Tuesday, May 25, 2010



From wiki (link above):
Anthropocentrism is either the belief that humans are the central and most significant entities in the universe, or the assessment of reality through an exclusively human perspective.[1] The term can be used interchangeably with humanocentrism, while the first concept can also be referred to as human supremacy. The views are especially associated with certain religious cultures.

I think of anthropocentrism when I have discussions with theists regarding evolution. There are a number of traits that exist (like intellect, speed, strength, climbing ability, climate adaptability, etc), and we are the best, for all intents and purposes, at some of them, but lacking in others. These traits allow different species to adapt and excell in different ways. There's no right or wrong. There's no superior or inferior. It's all about adaptation, propagation, and survival.

Yet people hold our specific attributes to such a high regard, and really, I find that to be nothing but anthropocentrism. I don't see the justification for the view that we are superior. Our intellect is as useful to us as is the ability to play dead, pose as a log, camoflouge oneself like chameleons do, etc to other species. Yet people state that we're so superior, and they use intellect, the thing that we happen to possess (convenient, much?), as the indicator of this.

To me, this is just a self serving viwepoint, borne of a pre-existing idea, and supported by taking one attribute from a field of many equally useful (in the right circumstances) ones and arbitrarily proclaiming that particular attribute to be of the utmost importance or usefulness. And why is this determination made? How is it supported? Why? Because we possess that trait!!! Isn't that just wonderfully circular?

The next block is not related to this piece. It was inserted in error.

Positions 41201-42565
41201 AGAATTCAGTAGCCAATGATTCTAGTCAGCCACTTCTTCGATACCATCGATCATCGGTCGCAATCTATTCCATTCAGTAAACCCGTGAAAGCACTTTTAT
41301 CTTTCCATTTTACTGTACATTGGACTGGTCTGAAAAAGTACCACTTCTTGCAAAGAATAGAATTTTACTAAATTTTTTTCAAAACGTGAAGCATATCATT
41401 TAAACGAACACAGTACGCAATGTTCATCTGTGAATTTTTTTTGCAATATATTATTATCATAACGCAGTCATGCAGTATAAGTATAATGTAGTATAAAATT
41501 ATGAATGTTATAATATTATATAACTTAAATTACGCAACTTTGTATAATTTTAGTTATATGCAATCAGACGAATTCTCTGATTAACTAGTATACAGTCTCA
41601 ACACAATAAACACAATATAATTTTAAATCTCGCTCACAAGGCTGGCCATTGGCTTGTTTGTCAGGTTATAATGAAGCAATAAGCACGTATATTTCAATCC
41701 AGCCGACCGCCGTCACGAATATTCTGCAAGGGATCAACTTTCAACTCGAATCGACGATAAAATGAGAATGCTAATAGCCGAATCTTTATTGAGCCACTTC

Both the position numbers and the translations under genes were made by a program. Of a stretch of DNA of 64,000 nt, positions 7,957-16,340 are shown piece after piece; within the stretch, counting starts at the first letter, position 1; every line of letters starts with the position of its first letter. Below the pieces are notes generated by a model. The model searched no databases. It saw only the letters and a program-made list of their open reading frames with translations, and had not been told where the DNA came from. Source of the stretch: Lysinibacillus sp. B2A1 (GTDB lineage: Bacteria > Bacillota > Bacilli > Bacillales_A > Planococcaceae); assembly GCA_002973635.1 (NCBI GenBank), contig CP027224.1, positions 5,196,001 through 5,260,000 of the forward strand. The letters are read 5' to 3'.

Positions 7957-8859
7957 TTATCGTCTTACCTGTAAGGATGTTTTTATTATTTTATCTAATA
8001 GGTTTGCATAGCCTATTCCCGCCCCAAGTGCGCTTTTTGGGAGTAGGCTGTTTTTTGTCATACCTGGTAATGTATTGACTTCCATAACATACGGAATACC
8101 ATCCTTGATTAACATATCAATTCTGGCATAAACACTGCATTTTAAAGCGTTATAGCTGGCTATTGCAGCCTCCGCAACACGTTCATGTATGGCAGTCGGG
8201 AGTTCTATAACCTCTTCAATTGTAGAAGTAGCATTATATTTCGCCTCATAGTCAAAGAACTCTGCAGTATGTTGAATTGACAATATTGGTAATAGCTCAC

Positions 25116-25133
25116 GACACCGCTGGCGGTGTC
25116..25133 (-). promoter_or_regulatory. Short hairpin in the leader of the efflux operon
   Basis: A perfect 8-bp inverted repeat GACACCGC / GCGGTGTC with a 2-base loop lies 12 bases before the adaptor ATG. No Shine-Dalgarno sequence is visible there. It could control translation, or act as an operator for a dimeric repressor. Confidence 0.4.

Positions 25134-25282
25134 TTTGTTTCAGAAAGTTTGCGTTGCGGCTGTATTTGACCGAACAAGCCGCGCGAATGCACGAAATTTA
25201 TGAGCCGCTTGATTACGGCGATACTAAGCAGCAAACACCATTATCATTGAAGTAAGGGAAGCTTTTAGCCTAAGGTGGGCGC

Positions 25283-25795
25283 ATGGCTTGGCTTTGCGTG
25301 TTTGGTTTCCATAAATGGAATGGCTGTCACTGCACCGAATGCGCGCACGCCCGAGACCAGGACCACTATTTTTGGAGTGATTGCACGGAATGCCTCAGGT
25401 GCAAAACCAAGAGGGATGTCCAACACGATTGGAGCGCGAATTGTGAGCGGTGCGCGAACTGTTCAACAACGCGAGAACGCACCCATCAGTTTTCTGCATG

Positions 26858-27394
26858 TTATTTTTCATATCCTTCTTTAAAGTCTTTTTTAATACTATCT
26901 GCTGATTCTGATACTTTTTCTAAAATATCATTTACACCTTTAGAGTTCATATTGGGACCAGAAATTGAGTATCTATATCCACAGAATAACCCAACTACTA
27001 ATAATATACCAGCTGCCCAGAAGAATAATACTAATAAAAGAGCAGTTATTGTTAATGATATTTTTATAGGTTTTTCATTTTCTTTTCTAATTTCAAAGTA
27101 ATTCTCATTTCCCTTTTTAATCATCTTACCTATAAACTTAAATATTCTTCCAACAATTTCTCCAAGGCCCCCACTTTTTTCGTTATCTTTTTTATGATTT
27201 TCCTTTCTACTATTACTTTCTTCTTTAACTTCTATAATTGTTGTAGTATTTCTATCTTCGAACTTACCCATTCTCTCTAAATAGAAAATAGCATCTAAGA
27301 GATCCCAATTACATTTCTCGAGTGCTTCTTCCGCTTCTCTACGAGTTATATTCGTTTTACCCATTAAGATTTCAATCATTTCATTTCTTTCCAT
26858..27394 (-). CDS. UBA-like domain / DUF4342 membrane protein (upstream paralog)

It's circular, it's self serving. It's anthropocentric.

At least in my view. Feel free to disagree (or heap praise upon me!).


  1. Hm. You are looking at this through a far too physical point of view. Surely, man is not as strong as the bear, not nearly as fast as the cheetah or as cunning as the fox. Imagine what man had to do to prevail, to establish himself as nature's deadliest predator.

    Sure, a man fighting a bear unarmed will not fare well, but man isn't threatened of having his cities overrun by bears. Bears are threatened to have their forests overrun by men, on the other hand.

    Was it not man's intellect that led him to communicate coherently with others of his species, to hunt in groups, to co-ordinate, to create tools and weapons? Did those not ensure his survival and rise amongst all the animals?

    Is it, perhaps, that you mean that humans, in spite of their obvious lack of physical prowess, compared to other animals, is merely a "successful" species, not a superior one?

  2. My point is that when assessing superiority, people cite the very things that make us successful. The thing is, in evoultionary terms, success is propagation, and in that sense, we're not superior; there are plenty of successful species.

    If certain traits enable survival, say brawn and intellect, one species sues intellect and the other brawn, and both are successful, I don't see the justification for calling one superior to the other. They're equally successful in different ways.


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